Evangelism is sharing the gospel. The “gospel” means “good news.” So how can there be any “bad news” when sharing it?
This blog is the first of a two-part series on evangelism. It walks us through ten points of God’s salvation plan that we can share in evangelism.
Unfortunately, our gospel starts with three points of bad news.
1. Evangelism Starts With Creation and Adam and Eve’s Fall
Evangelism begins with God’s creation of humans. God created humans perfectly (Gen. 1:31) and “in his image” (Gen. 1:27). That means (on a much smaller scale than God) we have intellect, emotion, will, and conscience.
As part of being made perfect, Adam and Eve had “free choice.” In other words, they could choose to love and obey God or rebel.
God placed Adam and Even in an ideal paradise (Eden). Initially, Adam and Eve had an intimate relationship with God. But Adam and Eve chose to use their “free choice” to rebel against God’s command to be like him (Gen. 3).
Their disobedience resulted in what’s known as the “Fall.” The Fall broke God’s perfect law. As a result, sin entered the world and spread to all humans (Rom. 3:23).
2. Evangelism Identifies the Source of Sin and Death
After sin entered the world, so did death. Death means separation. As the apostle Paul says, the “wages of sin is death” (Rom. 6:23). And this death affects all of us (Rom. 5:12).
There are three types of death associated with sin:
- Spiritual death: the loss of intimacy with God
- Physical death: when our physical bodies separate from our soul (or spirit)
- Eternal death: eternal separation from God
Because God is holy and righteous, he hates sin. And as the ultimate judge, he pronounces us guilty of breaking his law.
Sinning against an eternal God means our sentence is to be quarantined from God in hell forever (John 3:18, 36).
3. Evangelism Emphasizes our Helplessness
So how can you make things right with God? How can you make amends for sinning against God? How can you pay off your “sin debt” to a perfect God?
The answer, in brief, is you can’t.
Because only a perfect, sinless human can be in God’s presence, let that sink in for a moment!
So here is the enigma. On the one hand, only a perfect, sinless human can hope to be in God’s presence. On the other hand, that is not you!
In fact, there are no sinless humans.
And further, God doesn’t grade on a “sliding scale.” Humans are either perfect or not. And you and I are not.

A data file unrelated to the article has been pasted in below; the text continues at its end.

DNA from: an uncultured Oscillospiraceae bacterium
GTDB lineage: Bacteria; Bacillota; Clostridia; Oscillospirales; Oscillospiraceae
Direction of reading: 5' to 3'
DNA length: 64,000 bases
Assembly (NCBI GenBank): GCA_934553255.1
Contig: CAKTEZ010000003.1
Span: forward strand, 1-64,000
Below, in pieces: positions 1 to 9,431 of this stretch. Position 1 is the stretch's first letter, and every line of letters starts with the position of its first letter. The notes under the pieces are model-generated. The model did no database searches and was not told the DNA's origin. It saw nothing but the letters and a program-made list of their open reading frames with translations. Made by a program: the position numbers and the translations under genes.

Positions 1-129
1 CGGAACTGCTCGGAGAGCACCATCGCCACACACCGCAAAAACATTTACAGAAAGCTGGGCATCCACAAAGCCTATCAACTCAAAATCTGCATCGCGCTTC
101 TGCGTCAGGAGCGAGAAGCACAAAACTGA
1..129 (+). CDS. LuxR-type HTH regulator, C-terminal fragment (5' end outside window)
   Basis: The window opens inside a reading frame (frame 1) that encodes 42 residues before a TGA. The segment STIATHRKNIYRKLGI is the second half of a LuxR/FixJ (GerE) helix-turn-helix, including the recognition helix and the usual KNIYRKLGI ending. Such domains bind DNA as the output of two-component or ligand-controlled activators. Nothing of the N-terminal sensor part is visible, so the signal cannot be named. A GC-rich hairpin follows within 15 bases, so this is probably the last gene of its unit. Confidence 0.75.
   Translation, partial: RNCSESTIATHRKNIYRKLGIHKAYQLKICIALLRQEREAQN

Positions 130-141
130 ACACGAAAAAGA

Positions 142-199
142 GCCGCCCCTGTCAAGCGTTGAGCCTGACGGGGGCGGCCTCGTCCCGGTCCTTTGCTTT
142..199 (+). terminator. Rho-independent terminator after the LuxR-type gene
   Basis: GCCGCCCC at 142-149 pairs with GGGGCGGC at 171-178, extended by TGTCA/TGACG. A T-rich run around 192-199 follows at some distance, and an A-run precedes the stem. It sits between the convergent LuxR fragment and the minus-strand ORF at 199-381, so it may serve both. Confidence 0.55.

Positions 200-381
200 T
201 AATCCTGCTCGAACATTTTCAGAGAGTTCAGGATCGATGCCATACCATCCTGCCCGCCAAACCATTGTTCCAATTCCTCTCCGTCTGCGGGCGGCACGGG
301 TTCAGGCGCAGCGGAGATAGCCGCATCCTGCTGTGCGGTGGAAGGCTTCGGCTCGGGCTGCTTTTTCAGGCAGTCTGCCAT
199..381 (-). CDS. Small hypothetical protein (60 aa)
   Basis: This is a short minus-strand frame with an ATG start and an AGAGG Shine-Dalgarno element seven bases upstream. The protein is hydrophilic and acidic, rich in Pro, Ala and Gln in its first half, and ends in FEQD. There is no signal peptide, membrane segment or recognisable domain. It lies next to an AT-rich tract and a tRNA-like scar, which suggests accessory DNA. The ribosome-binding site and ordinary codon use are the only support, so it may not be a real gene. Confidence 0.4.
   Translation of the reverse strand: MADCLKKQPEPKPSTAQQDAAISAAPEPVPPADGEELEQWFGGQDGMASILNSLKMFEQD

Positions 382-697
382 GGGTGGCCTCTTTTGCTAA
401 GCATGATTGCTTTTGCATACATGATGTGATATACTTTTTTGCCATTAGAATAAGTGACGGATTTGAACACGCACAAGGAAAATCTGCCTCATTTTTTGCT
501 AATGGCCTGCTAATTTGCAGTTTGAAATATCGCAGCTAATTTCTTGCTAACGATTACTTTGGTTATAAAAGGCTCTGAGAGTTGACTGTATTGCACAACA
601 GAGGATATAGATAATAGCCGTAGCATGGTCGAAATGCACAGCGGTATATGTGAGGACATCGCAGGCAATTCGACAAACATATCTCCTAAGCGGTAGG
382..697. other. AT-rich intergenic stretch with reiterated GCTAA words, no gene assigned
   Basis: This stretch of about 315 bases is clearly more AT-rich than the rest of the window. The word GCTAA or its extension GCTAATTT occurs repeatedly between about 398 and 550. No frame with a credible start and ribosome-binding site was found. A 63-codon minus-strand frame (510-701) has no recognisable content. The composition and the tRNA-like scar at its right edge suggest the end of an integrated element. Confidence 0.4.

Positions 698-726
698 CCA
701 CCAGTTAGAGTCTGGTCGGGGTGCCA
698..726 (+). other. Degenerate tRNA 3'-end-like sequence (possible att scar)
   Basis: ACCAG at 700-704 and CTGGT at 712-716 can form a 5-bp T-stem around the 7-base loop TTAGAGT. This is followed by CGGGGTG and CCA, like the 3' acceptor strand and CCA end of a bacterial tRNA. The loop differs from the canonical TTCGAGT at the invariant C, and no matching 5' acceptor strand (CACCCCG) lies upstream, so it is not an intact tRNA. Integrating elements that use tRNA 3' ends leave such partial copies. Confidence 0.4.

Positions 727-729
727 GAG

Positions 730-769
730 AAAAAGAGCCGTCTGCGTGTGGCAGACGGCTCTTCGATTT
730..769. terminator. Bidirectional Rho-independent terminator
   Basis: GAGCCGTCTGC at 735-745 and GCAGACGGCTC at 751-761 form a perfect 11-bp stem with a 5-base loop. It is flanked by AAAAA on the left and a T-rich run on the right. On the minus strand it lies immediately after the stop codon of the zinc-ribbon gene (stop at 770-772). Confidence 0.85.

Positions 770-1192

After the Fall, every human is born with a sinful nature (Rom. 3:23). We can never work our way to heaven by doing good deeds on earth to force God to change His mind.
As Paul summarizes, “For by works of the law no human being will be justified in his sight” (Rom. 3:20).
In evangelism, it is good to have an illustration. Consider this example.
Imagine an impassible, bottomless chasm. On one side is God. On the other side are humans. This illustration demonstrates the unbridgeable gap between sinful humans and a perfect God.
We can never work our way to God by our “good works” (Rom. 3:20). And what is worse, our sinful natures blind us to our evilness in God’s sight (Rom. 3:10–12; 8:7-8).
4. Evangelism Must Begin with this “Bad News”
I understand why some of us prefer not to share the bad news when evangelizing. Obviously, the good news is so fantastic; why would you want to risk “turning someone off.”
But your evangelism must begin with bad news. Firstly, because it is the truth and anyone you evangelize deserves full disclosure.
Secondly, when the good news is shared, the contrast is extraordinary. Especially to anyone, the Holy Spirit is convicting (John 16:8; 1 Thess. 1:5)
A Personal Reflection
I ignored this bad news until I was 28 years old! I thought I was a “good person.” And God would let me into heaven because my good works outweighed my bad ones.
It wasn’t until I realized my sinfulness and utter hopelessness. Then I saw I needed God. Only then did I become receptive to the gospel’s truth.
A Word of Encouragement
Another issue is not wanting to evangelize altogether. I get that. You may fear what others might think about you. Or worry that your evangelism will put someone off.
But what you are offering is an eternal gift of unimaginable pricelessness. It doesn’t matter what others think of you. It’s what God expects of us. And that is to love him more than our fear of man. Plus, evangelizing is not optional.
I expect most everyone feels nervous at first about evangelizing. I know I did. But after sharing the gospel in a culturally sensitive way a few times. It is addictive and exciting even if others disagree with you.
Evangelism (Part 2 of 2): The Good News by Dr. Bob Martin III